Tanzania's road through Serengeti still on, but to be unpaved
It turns out that Tanzania will build a road through the Serengeti National Park after all, but it will be an unpaved road and game rangers will control traffic to avoid disturbing the annual migration of wildebeest.
"The Serengeti road project has not been abandoned ... we have just revised it. I don't know where all this confusion comes from," Natural Resources and Tourism Minister Ezekiel Maige told Reuters in a telephone interview.
The U.N. world heritage body UNESCO said this week Tanzania would reconsider the planned road which aims to ease transport problems facing poor communities surrounding the park but has been criticized by conservation bodies.
The initial plan to build an asphalt road has now been dropped.
"The project is still there without a shadow of a doubt. But the road will be unpaved, so there will be no tarmac road or highway traversing through the Serengeti National Park," said Maige.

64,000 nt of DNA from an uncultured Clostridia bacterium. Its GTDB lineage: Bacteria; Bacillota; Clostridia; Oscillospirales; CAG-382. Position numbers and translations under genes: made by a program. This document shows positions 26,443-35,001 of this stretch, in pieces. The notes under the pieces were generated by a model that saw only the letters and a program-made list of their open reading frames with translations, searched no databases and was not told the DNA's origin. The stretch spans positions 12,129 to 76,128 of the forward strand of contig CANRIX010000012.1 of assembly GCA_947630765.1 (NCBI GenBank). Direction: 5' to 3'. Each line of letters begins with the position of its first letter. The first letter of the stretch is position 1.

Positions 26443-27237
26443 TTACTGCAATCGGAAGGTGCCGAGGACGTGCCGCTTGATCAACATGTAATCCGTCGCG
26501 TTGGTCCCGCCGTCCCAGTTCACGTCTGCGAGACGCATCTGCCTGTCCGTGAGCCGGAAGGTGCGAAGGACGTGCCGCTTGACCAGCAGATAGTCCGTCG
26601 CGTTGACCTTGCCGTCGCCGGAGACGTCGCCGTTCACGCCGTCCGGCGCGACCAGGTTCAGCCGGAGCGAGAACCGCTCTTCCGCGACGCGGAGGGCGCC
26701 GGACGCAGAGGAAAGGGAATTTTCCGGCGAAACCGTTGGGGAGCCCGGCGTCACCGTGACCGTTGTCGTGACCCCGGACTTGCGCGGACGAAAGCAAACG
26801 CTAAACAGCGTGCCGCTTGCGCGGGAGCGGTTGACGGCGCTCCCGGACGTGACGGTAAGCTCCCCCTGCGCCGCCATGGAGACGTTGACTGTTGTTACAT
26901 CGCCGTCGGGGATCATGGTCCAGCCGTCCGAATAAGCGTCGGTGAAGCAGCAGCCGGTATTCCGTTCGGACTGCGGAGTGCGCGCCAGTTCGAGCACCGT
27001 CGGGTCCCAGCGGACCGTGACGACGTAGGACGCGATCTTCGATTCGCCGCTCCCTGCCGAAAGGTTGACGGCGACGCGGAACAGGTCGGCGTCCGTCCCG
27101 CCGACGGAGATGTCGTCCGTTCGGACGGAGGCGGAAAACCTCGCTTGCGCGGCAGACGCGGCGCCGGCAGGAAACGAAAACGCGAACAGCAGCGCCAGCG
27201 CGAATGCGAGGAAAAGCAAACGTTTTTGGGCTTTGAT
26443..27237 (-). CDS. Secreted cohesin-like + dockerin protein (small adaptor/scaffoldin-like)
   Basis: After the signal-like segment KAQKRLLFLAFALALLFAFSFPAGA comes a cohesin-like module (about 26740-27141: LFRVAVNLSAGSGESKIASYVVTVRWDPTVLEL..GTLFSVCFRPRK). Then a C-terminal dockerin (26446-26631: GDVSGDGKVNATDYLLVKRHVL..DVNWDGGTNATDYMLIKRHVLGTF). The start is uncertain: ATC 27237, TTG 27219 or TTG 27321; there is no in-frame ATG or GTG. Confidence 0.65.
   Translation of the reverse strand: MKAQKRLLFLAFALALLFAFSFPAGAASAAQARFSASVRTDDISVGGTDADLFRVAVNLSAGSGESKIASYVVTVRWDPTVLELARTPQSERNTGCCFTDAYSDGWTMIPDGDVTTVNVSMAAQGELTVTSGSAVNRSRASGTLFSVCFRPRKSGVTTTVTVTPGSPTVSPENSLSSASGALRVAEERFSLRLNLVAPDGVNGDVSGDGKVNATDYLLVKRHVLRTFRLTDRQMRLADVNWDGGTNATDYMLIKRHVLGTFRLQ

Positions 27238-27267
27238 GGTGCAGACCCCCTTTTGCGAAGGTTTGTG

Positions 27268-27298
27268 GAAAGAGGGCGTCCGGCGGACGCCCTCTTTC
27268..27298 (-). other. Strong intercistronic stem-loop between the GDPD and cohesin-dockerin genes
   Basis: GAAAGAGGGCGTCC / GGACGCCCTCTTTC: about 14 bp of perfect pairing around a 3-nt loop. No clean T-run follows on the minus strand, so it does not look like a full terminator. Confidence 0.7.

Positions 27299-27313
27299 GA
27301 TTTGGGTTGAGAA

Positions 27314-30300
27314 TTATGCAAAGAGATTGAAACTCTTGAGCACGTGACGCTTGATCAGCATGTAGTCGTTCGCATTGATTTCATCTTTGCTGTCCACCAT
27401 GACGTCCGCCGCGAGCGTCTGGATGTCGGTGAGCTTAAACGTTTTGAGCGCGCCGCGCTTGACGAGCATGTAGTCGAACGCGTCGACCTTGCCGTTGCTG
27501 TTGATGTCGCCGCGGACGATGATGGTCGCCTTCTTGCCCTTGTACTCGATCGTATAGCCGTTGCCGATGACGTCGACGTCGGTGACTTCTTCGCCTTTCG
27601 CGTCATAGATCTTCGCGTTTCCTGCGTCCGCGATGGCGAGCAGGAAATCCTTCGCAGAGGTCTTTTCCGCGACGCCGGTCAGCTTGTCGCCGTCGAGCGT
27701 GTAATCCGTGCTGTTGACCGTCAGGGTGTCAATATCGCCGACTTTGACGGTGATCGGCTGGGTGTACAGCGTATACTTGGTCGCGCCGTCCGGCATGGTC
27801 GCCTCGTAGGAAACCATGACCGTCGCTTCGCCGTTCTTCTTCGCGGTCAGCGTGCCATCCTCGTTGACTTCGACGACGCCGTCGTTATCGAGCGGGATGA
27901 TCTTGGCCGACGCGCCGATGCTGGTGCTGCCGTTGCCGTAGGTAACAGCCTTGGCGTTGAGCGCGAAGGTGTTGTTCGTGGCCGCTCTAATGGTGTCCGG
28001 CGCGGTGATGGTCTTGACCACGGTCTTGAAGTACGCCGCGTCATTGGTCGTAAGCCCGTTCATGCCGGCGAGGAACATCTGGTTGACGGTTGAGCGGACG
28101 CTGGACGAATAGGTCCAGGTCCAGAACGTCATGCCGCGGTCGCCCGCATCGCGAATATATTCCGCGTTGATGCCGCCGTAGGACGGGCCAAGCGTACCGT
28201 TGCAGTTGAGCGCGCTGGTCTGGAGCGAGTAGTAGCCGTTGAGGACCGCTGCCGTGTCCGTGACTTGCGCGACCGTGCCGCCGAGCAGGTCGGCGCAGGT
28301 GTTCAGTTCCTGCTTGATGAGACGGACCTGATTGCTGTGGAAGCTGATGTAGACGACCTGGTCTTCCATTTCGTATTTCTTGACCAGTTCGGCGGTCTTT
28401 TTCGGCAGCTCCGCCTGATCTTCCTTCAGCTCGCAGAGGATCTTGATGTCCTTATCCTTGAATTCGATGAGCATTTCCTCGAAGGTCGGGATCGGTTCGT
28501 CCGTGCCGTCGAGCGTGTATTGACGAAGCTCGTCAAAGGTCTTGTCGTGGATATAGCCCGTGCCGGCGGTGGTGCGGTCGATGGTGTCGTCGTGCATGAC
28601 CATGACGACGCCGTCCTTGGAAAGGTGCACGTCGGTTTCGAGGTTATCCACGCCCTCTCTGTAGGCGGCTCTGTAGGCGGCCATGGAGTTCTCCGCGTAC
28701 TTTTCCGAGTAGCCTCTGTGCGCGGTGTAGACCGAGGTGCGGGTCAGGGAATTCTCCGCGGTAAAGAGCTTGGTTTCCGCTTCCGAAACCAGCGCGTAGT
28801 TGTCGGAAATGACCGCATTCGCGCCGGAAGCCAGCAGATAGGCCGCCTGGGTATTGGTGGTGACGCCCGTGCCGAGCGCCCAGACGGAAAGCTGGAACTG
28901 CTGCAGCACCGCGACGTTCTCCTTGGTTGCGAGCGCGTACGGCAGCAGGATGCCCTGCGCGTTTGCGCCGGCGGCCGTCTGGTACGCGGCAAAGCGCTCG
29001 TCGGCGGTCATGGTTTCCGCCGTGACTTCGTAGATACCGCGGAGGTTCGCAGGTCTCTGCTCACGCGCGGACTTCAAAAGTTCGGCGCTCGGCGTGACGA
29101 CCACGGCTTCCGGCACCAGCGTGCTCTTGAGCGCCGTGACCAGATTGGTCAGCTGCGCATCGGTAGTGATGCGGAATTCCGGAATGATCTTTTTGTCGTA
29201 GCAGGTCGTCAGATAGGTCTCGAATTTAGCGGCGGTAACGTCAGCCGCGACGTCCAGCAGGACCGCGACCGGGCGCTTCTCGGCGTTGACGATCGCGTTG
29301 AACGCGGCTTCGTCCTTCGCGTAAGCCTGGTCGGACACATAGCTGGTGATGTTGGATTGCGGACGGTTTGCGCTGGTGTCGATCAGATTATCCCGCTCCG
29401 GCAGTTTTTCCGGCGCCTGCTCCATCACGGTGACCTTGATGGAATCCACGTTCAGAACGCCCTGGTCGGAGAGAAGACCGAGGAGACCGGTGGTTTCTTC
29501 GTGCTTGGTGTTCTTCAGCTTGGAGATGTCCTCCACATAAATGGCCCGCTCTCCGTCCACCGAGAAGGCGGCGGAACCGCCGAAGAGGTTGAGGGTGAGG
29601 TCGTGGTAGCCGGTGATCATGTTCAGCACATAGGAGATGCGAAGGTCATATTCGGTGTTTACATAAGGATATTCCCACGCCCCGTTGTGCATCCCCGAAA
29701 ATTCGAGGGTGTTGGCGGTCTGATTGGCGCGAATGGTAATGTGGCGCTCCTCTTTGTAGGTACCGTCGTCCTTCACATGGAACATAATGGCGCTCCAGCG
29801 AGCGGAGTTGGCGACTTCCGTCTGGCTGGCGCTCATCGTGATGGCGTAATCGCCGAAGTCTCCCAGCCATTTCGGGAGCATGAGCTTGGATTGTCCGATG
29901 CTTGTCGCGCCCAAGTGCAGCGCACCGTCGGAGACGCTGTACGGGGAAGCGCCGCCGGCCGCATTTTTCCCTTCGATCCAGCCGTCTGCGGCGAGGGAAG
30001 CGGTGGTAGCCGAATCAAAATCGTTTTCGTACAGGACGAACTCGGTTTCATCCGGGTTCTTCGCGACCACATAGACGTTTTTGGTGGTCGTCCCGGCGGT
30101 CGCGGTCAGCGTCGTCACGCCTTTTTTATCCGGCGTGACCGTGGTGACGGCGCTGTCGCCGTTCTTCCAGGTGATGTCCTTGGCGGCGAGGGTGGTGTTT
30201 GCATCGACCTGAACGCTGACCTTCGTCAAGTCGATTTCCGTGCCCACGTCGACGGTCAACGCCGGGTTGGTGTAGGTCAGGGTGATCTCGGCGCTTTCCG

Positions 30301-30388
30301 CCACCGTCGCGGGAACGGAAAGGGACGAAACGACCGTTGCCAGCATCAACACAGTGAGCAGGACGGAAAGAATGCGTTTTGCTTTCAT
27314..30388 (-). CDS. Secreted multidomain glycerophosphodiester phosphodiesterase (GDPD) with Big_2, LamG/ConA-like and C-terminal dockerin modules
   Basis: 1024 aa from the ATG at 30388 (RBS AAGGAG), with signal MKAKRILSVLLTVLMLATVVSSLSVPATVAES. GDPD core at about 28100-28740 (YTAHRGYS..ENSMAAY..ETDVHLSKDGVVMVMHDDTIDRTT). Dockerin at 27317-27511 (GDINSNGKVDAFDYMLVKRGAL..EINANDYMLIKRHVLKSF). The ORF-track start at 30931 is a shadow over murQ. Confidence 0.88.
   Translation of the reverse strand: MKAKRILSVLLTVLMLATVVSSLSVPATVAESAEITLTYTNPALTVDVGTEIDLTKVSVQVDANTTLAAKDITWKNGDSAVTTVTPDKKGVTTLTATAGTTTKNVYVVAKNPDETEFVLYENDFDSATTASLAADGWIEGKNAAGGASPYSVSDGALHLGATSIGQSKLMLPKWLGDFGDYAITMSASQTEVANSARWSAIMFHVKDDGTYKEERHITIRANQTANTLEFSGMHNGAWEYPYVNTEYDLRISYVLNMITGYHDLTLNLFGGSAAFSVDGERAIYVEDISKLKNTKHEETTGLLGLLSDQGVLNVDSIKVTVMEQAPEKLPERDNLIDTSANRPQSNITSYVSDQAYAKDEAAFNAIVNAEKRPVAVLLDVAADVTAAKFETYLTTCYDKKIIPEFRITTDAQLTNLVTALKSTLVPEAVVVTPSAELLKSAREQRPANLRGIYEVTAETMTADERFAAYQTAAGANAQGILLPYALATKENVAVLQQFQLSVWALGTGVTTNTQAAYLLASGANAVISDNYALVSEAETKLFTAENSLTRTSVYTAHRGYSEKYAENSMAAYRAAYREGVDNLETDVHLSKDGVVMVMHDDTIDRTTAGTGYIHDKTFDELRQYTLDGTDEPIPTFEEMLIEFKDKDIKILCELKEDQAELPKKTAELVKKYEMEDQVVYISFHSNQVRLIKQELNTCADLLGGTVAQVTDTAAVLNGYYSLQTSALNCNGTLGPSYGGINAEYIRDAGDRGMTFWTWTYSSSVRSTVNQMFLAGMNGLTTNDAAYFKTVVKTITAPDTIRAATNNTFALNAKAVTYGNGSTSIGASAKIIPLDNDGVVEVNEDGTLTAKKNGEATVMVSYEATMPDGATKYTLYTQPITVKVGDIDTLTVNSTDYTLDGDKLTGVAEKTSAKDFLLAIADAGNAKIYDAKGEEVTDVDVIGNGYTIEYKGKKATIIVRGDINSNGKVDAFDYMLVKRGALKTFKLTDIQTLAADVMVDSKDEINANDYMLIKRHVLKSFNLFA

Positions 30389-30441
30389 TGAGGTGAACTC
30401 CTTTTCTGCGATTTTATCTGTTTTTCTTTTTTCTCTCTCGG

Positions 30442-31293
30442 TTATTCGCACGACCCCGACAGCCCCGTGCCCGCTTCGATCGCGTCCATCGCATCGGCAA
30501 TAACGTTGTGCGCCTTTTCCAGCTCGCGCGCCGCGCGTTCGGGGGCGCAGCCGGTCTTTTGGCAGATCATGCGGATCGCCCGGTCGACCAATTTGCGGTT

Maige said rangers from the state-run Tanzania National Parks Authority (TANAPA) would set up checkpoints and control the flow of traffic through a 53-km section of the road cutting across the wilderness area.
"The road will be closely supervised. TANAPA will put up gates and carry out regular patrols to ensure no harm comes to the wildlife population as a result of vehicles that will be allowed to pass through the road," he said.
"The road passing through the Serengeti will remain under the ownership and control of TANAPA. The ownership of the road will not be transferred to the government's highway roads agency."
Roads outside the national park will be paved, but roads leading to the park and those inside the wildlife sanctuary will not be.
Photo shows wildebeests migrating from Serengeti game park in Tanzania crossing the Mara river into Kenya's Masai Mara game park, in this picture taken August 18, 2003.